Tao of Oz: Travels
Traveling always puts perspective on things. You assume and can conjure up an image of what other parts of the world are like but you never fully grasp its complexity and significance until you are confronted with it. For decades I have heard stories about Australia and my initial stereotypical opinion on the island/nation/continent was groomed my mass media and popular culture. Fosters. Crocodile Dundee. Outback Steakhouse. Kangaroos. Jacko. The Crocodile Hunter. Koala Bears. Mad Max.
Of course, none of those are true. I didn't drink any Fosters. Didn't spot any kangaroos. No koalas. No anti-semtic rants from Mel Gibson. And no one ever heard of Paul Hogan. I did have one random Steve Irwin happenstance and that's when Brandon Schaefer and I went to a bar in Sydney and one of the big screens were showing a Crocodile Hunter DVD.
In the last two years I had been hearing interesting things about the Aussie poker scene. Prior to Joe Hachem winning the 2005 WSOP, the only two poker players I knew that came from Australia were Tony G and Mel Judah. Now I know about local guys named Billy the Croc, Mick the Hoon, James "Welcome Back" Potter, Kiwi G, Lee "Final Table" Nelson, Jethro Horowitz, and Gary Benson who is rumored to be swinging a paint can below the equator. Not to mention dozens of other colorful characters and players that have honed their skills online, in RSL halls (like VFW halls), or in games held in the back room of pubs.
After a few days in Melbourne I had gotten a crash course in the origins of poker in Oz. I learned that as online gaming is being strangled to death by a menagerie of suits, cops, judges and politicians in America, the international poker markets are steadily growing with new emerging markets ready to burst. For whatever reason you are playing poker, there are millions of other players in places on the other side of the planet that are doing it for the same exact reasons.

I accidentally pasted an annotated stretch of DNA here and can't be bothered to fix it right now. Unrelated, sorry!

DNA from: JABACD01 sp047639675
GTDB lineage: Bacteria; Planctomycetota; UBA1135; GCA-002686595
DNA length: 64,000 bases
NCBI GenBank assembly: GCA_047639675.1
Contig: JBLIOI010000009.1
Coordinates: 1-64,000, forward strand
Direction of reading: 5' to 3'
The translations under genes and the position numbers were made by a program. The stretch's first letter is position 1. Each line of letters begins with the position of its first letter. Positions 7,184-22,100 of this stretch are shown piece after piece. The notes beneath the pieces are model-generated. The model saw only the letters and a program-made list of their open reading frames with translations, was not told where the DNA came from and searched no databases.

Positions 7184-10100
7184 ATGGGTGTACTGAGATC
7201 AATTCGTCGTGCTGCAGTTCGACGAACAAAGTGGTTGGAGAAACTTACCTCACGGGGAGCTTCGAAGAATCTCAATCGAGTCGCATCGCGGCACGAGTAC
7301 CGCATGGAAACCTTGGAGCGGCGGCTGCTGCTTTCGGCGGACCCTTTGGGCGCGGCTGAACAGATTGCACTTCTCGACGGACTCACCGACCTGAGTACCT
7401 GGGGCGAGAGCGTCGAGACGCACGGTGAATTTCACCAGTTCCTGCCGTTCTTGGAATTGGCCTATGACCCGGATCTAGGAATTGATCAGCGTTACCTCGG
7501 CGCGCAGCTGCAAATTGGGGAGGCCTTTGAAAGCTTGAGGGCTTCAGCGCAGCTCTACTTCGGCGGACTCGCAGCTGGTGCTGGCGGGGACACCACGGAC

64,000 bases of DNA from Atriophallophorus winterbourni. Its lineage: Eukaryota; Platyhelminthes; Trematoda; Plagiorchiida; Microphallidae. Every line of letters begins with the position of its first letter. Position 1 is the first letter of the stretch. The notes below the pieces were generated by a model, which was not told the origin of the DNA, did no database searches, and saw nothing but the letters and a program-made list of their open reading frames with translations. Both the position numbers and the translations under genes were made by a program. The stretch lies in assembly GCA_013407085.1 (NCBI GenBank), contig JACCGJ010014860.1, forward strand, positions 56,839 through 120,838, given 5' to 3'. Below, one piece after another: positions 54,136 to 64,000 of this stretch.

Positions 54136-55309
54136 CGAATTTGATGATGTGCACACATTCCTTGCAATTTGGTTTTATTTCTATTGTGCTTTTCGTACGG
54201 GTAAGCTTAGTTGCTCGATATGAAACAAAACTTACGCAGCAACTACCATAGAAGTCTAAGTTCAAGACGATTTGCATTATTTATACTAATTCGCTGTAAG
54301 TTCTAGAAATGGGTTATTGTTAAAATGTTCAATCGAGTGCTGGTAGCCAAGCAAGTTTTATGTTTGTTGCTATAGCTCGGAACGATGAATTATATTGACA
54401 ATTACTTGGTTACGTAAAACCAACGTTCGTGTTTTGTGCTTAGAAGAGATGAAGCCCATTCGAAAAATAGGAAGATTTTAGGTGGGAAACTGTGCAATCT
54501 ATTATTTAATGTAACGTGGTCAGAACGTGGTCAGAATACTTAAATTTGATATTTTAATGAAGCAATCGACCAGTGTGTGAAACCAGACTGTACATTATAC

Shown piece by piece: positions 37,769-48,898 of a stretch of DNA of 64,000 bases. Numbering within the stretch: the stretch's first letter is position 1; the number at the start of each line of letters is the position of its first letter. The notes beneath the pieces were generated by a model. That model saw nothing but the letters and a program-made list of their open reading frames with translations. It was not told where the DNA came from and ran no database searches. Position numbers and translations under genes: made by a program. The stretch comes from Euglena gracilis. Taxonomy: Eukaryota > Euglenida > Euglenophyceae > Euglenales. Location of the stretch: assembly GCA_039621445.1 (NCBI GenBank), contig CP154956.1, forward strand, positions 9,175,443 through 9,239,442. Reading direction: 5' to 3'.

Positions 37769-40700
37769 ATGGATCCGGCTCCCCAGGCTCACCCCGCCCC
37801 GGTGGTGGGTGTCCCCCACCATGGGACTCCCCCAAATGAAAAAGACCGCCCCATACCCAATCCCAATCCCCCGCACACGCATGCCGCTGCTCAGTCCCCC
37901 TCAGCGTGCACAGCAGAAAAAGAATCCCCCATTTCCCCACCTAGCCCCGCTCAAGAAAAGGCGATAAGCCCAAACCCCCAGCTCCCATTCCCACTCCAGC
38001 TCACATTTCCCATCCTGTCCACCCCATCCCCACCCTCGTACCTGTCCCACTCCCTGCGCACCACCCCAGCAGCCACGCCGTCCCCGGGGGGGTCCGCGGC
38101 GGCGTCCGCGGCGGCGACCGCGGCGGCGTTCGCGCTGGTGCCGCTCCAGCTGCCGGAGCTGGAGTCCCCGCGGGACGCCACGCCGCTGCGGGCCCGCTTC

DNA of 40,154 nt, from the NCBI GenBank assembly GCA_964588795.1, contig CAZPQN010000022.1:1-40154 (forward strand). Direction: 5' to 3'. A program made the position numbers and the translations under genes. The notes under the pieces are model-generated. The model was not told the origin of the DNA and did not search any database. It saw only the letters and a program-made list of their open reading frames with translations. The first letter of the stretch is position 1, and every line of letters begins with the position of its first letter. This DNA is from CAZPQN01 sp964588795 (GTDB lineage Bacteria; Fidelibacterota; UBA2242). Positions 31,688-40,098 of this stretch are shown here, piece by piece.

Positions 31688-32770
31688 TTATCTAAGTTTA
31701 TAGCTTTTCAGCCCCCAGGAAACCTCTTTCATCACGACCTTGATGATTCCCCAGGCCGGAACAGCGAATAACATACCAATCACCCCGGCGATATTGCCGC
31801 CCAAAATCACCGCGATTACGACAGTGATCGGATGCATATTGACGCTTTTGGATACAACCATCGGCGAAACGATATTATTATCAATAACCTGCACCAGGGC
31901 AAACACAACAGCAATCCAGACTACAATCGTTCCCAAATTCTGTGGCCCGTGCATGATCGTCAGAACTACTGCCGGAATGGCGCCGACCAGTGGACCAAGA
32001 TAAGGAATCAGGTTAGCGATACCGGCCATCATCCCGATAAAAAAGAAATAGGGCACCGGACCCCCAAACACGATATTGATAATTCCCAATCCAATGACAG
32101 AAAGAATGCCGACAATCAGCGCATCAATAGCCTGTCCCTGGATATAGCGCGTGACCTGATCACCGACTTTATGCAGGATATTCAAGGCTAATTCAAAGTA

Everyone knows that without a constant influx of fish and donkeys burning through their paychecks, the online poker games are going to get tougher and tougher. Without a quick, safe, and easy way to fund/withraw online poker accounts, the majority of wealthy American action junkies have to seek alternative means to get the money online or find some other way to get a fix. Most of them have addictive personalities and will seamlessly absorb into other gambling vices, online subcultures, or other hobbies. The profitable ring games will eventually dry up as the rest of the serious players and semi-pros will move closer to casinos and card rooms or make more frequent trips to Las Vegas, Tunica, Foxwoods, AC, or head out to their local riverboat or backroom game.
Until The Man calls off his big dogs or until there's a revolutionary form of Neteller on the cusp of being released, the orgiastic donkfest of jonesin' Yanks will have to wait a while until Americans are let back into the mix or until the doors to China and the Pacific swing wide open. Both will eventually happen. But when?
Australia has always been a country of sporting activities so it was natural that they'd eventually get into poker. Horse racing was one of the first big gambling events and the tradition still continues every year with the Melbourne Cup. It's like the Kentucky Derby, Preakness, and the Belmont Stakes rolled up with American Idol and the Super Bowl. That's how huge the day is which happens to be a holiday and everyone gets off from school and work to partake in the pre-race festivities.